Polish-born Radzinski will be quite familiar to Premier League fans. An energetic and clinical striker, he moved to Canada with his family in 1990, beginning his career with the North York Rockets of the Canadian Soccer League.
Radzinski made his return to Europe with Belgian side Germinal Ekeren, before a glamour move to giants Anderlecht materialised in 1998. He was top scorer in the 2000-2001 season, putting in some electrifying performance, most notably in Europe where he scored a brace in Anderlecht’s famous 2-1 win over overwhelming favourites Man United.
— CBC Olympics (@CBCOlympics) May 3, 2018
A move to Premier League side Everton followed in 2001. He would become a fan favourite there, notching up 25 goals in 91 appearances over four season. A three-year spell at Fulham followed in 2004, before he finished out his career in Belgium. He was inducted into the Canadian Soccer Hall of Fame in 2018.
Julian de Guzmán
The elder of the de Guzmán brothers, Julian is the all-time Canadian cap leader and had an outstanding European career by any metric.
Spotted by Marseille scouts at an early age, he made the move to Europe in 1997, but wouldn’t taste first team football until 2001, with German side FC Saarbrücken. A move to Hanover 96 followed in 2002, before a headline-grabbing transfer to La Liga side Deportivo de La Coruña – making him the first Canadian to play in Spain’s top division.
De Guzmán was a massive hit there and was voted Deportivo player of the year for the 2007-2008 season. After his contract expired in the Summer of 2009 he returned to North America where he played for Toronto FC.
Widely recognised as one of Canada’s greatest footballing exports, he retired in 2016 with 89 international caps to his name.
Jonathan de Guzmán
Julian’s baby brother Jonathan will be more familiar to Premier League fans, having plied his trade with Swansea for a couple of seasons.
Two years after his older brother had left for Marseille Jonathan followed in his footsteps, signing for Dutch side Feyenoord’s academy in 1999. By 2005 de Guzmán had become a regular in the first team, notching up 109 appearances, before moving on to Mallorca in 2010.
Though born in Canada to Jamaican and Filipino parents, de Guzmán became a naturalised Dutch during his time at Feyenoord, and lined out for Oranje 14 times in total.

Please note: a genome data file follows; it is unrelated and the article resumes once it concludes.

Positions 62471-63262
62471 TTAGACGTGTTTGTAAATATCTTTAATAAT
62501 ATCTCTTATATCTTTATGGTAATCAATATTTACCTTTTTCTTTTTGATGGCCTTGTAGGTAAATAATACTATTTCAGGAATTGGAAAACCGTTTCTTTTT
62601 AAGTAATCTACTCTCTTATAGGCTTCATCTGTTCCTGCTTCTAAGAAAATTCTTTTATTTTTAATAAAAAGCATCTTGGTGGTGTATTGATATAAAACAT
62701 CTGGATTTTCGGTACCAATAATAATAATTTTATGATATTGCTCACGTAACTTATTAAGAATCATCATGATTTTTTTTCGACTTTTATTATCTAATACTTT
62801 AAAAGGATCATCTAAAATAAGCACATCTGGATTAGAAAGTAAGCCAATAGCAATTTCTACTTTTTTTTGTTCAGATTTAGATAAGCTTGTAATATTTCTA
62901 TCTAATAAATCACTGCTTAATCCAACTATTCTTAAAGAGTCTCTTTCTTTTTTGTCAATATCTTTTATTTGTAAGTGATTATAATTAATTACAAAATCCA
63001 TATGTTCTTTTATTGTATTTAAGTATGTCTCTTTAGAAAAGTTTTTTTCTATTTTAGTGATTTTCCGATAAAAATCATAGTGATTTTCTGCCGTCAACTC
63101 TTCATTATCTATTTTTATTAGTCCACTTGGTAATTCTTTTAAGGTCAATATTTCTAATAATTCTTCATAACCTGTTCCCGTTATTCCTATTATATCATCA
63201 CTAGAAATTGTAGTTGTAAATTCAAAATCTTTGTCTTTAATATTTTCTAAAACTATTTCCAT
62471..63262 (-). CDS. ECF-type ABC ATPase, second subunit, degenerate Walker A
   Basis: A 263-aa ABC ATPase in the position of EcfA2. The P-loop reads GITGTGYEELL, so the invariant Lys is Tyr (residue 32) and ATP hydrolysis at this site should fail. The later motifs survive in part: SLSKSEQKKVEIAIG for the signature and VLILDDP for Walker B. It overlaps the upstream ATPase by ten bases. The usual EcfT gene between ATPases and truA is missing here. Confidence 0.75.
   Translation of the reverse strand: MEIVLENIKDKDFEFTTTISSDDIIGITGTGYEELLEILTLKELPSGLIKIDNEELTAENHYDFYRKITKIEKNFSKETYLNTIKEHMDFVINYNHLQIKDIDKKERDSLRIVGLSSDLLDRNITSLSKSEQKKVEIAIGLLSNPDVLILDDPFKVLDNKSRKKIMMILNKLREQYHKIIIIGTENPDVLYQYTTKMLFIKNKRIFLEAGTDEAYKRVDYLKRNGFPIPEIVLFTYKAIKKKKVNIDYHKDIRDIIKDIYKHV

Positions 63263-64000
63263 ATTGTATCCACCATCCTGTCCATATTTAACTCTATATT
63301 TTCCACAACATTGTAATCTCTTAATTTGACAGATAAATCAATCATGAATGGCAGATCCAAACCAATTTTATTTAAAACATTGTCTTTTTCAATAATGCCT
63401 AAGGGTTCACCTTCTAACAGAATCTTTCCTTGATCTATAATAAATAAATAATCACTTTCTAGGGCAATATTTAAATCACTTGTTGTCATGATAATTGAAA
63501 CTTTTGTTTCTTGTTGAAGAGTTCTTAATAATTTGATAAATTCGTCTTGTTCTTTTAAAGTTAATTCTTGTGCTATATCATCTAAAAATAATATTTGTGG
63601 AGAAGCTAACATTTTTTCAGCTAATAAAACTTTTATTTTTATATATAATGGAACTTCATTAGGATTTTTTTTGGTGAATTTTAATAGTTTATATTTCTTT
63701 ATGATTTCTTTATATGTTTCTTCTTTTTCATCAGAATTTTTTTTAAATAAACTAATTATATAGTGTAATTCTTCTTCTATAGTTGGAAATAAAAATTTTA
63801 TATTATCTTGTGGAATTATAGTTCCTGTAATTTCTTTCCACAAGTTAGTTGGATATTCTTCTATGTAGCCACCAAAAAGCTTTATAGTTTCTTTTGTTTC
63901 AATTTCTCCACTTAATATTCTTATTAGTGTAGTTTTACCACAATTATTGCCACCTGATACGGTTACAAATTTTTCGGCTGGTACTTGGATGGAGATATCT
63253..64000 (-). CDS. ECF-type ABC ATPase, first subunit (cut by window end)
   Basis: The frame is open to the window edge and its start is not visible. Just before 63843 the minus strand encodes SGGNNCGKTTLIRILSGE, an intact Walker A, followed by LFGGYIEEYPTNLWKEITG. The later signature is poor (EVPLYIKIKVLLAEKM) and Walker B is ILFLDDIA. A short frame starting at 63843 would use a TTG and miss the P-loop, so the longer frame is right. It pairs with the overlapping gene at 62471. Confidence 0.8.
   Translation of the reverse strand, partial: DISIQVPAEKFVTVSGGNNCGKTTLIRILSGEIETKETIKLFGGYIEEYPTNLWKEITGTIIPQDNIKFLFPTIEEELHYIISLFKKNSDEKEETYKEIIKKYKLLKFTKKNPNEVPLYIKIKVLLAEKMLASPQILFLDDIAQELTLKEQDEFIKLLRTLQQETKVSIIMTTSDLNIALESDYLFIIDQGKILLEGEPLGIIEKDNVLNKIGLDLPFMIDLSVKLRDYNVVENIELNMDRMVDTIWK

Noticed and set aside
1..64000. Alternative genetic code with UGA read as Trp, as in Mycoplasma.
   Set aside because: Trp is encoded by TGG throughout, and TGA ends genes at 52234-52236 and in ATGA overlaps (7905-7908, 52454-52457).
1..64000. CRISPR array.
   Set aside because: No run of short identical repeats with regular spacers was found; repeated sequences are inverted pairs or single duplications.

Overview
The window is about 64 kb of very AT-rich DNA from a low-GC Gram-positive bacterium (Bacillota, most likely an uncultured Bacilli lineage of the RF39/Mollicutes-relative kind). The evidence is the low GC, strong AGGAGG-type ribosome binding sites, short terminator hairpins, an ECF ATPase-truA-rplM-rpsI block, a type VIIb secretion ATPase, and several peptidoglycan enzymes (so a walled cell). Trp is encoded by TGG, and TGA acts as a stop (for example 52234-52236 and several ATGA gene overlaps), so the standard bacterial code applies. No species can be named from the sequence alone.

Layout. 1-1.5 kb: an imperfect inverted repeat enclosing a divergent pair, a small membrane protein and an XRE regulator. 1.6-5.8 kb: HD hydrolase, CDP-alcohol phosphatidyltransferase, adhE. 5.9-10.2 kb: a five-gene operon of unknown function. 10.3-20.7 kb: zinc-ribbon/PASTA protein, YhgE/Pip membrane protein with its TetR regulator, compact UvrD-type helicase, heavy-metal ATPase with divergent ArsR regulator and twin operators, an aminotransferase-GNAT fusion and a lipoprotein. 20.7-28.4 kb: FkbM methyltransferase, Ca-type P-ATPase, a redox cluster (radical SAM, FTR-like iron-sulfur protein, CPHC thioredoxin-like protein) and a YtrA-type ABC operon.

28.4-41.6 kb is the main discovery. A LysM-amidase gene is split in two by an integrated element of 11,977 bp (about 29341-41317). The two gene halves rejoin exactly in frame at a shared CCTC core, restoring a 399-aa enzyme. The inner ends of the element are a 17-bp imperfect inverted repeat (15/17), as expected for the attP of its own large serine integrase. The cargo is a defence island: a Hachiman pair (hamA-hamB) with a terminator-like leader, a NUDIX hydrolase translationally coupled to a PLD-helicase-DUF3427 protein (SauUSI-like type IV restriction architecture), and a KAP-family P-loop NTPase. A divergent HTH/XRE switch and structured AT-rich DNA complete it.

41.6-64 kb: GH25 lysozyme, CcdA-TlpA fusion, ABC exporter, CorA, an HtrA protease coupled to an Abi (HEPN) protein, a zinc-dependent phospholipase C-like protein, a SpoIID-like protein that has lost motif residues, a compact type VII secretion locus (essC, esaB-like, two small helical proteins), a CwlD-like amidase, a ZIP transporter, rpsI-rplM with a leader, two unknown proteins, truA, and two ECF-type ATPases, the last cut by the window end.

His 2010/2011 season was so outstanding he was signed by, then Champions League mainstays, Villareal. It didn’t quite work out for him at the Spanish side, and he was loaned out to Swansea for two consecutive seasons between 2012-2014.
He was a massively influential figure at the heart of Swansea’s midfield, so much so that Italian giants Napoli came calling, with de Guzmán moving there in 2014. He would endure a tumultuous time in Italy, before moving to German side Eintracht Frankfurt. He is currently a free agent after his contract expired this Summer.
The only player on this list currently active, Beşiktaş midfielder Hutchison is the definition of stalwart.
Born in Ontario to Trinidadian parents Hutchinson began his career with Canadian Soccer League team York Region Shooters in 2002. In January 2003 he was signed by Swedish top flight team Östers IF and a year later moved to league rivals Helsingborg.
He is one of @CanadaSoccerEN's greatest players.
— FloFC (@FloFC_) August 28, 2019
His form did not go unnoticed, and in 2006 he made a big move to perennial Champions League qualifiers FC Copenhagen. Over the course of his four years in Denmark he was linked with a number of Premier League clubs, before signing for PSV Eindhoven in 2010.
He became a regular starter there too, enjoying a successful time which included a KNVB Cup victory in 2011–12. In 2013 he made the move to Turkish side Beşiktaş where he has made over 200 appearances across seven seasons.
The 2020/2021 season will be Hutchinson’s 15th consecutive season in UEFA competitions, a truly outstanding record by any measure. He is certainly one of the most decorated Canadian internationals with 84 caps to his name, and was recognised when he was named to the all-time Canada XI men’s team in 2012.